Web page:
James Duckworth has been among the most pleasant surprises of the first week of the Australian Open. The 20-year-old from Sydney has played two of the most competitive matches so far. In his first round, he defeated Ben Mitchell 6-4, 7-6, 4-6, 5-7, 8-6, before losing to Blaz Kavcic 3-6, 6-4, 6-4, 6-7, 8-10 in a marathon that lasted nearly five hours.
In his match against Kavcic he developed cramps so severe that he was basically incapable of sitting down during changeovers. Every time he walked to the baseline to prepare to serve or return, one of his legs splayed and twitched awkwardly, making Duckworth resemble a member of the Ministry of Silly Walks from the classic Monty Python sketch. Despite his injury he managed to save six match points. Unfortunately, his nine hours and 18 minutes on court caught up with him. He wilted in the searing 40 degree summer heat, losing 8-10 in the fifth set.
Duckworth was able to use his powerful serve to stay in both matches, hitting 53 aces, good for second in the overall ace count, and topping out at 225KMH, also second best in the tournament. What makes him interesting in the modern game is his willingness to go to the net. During his brief run at the Australian Open, he went to the net 147 times, which averages out to just under 15 times a set. Players this year are averaging about 7-8 net approaches per set in comparison. Duckworth had fairly good results in his net approaches as well, winning 92 of his attempts for a 62.5% success rate. A net points won rate above 60% is very good, which definitely makes it a weapon in Duckworth’s arsenal, largely due to his massive serve. And in a sport where matches can often be decided by only a few points, his serve and volley advantage is a notable weapon.
Outside of the serve and volley game, Duckworth has several weaknesses. For all of the power in his first serve, his second is not as consistent as it needs to be to elevate his game to the next level. He won only 44% of second serve points through his two matches while his opponents won 47% and 54% respectively. Over a full season the game’s elite players, like Roger Federer, Novak Djokovic and Rafael Nadal all win north of 56% on their second serves. Considering just how good his first serve is, it is rather surprising that he is unable to win more points with his second.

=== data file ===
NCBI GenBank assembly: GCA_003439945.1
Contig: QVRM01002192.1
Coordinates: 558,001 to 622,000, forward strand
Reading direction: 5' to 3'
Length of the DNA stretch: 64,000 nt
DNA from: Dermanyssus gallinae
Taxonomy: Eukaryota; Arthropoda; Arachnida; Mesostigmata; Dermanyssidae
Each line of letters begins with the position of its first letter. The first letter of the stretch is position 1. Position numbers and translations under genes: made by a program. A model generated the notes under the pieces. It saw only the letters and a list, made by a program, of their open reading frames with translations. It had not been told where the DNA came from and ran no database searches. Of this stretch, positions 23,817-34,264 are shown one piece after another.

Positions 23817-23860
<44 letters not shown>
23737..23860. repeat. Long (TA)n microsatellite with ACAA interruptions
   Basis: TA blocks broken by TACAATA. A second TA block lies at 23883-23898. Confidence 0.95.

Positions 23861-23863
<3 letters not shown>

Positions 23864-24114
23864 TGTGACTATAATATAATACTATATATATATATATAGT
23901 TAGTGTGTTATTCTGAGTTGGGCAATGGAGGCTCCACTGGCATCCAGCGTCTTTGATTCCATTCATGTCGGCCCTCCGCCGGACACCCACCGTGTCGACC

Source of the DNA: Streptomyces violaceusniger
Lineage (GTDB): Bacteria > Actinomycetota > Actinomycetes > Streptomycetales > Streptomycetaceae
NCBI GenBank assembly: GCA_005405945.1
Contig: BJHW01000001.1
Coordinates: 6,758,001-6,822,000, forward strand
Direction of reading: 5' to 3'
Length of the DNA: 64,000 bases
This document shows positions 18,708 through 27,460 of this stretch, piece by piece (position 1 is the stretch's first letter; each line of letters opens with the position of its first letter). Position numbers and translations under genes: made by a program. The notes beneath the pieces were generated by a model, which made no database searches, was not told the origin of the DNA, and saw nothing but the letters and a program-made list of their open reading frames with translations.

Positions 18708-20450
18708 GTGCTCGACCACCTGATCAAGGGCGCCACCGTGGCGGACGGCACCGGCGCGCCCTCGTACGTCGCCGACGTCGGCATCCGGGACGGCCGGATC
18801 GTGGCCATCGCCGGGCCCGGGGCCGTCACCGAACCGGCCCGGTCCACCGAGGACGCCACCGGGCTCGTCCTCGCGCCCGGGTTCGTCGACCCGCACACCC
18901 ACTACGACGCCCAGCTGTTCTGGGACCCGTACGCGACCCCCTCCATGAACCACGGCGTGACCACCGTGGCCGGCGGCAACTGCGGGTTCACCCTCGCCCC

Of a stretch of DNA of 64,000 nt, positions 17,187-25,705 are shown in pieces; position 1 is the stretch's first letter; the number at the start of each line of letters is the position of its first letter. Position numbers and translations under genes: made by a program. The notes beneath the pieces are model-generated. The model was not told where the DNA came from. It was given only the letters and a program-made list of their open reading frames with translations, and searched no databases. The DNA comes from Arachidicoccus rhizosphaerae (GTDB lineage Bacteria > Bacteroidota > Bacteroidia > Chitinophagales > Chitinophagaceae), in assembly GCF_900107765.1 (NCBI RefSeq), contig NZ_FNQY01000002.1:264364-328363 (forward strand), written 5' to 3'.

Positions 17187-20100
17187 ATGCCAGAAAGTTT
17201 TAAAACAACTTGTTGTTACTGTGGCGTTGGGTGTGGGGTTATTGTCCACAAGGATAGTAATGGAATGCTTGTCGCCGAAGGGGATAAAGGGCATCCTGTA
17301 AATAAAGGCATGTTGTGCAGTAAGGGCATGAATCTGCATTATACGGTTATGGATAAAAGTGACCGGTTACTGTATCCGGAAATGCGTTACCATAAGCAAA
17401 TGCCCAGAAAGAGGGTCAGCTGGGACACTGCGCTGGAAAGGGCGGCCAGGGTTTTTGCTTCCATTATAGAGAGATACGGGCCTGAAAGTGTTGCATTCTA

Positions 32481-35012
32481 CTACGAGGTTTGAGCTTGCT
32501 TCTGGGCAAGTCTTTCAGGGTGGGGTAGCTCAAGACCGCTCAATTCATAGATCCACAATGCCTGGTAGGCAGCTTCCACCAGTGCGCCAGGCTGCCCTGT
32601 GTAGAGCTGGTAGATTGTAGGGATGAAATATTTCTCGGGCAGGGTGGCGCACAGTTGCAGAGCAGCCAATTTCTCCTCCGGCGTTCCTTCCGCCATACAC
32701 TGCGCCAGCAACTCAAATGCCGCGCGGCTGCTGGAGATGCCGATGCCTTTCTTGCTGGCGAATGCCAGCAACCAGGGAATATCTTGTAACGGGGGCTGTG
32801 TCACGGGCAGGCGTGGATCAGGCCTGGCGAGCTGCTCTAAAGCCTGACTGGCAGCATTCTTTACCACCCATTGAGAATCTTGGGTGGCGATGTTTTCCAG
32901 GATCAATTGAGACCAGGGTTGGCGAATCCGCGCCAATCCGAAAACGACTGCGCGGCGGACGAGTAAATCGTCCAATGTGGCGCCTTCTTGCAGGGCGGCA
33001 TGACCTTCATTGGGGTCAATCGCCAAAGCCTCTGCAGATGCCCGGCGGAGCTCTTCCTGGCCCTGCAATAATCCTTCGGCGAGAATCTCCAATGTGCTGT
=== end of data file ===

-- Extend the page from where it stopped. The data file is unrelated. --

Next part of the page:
Likewise, Duckworth has a long way to go to improve his return game. He won only 36% of return points over his two matches. This is where the game’s best players differentiate themselves from the rest of the pack. Almost anyone can serve big in the modern game thanks to racquet technology and an emphasis on physical fitness. But, the best players are the ones who can return serves effectively. The best returners win more than 30% of their opponent’s service games. The top 10 is full of the game’s best returners such as Andy Murray, Novak Djokovic, Roger Federer, David Ferrer and Rafael Nadal. Players like Nikolay Davydenko and David Nalbandian were likewise perennial Top 10 fixtures and Lleyton Hewitt reached no. 1 without particularly big serves. If Duckworth wants to truly raise his level, he will need to seriously improve on his return game. During his two matches he managed only 9 breaks of serve in 58 return games for a measly 15.5%.
For a 20 year old player, James Duckworth did a great job representing himself. He played in two of the more exciting matches of the first two rounds and did his best to battle through exhaustion and obvious pain. As a player, he has considerable strengths, especially in terms of his offensive weapons. However he will need to improve many aspects of his game to start raising his rankings from 223 in the world. But he has years to do it. The James Duckworth of 2013 will almost certainly not be the Duckworth of 2014, and that’s a good thing, because his strengths are evident, the big serve, the effective net game and the tenacity to stay in matches. It is merely a matter of how well he can improve on his weaknesses.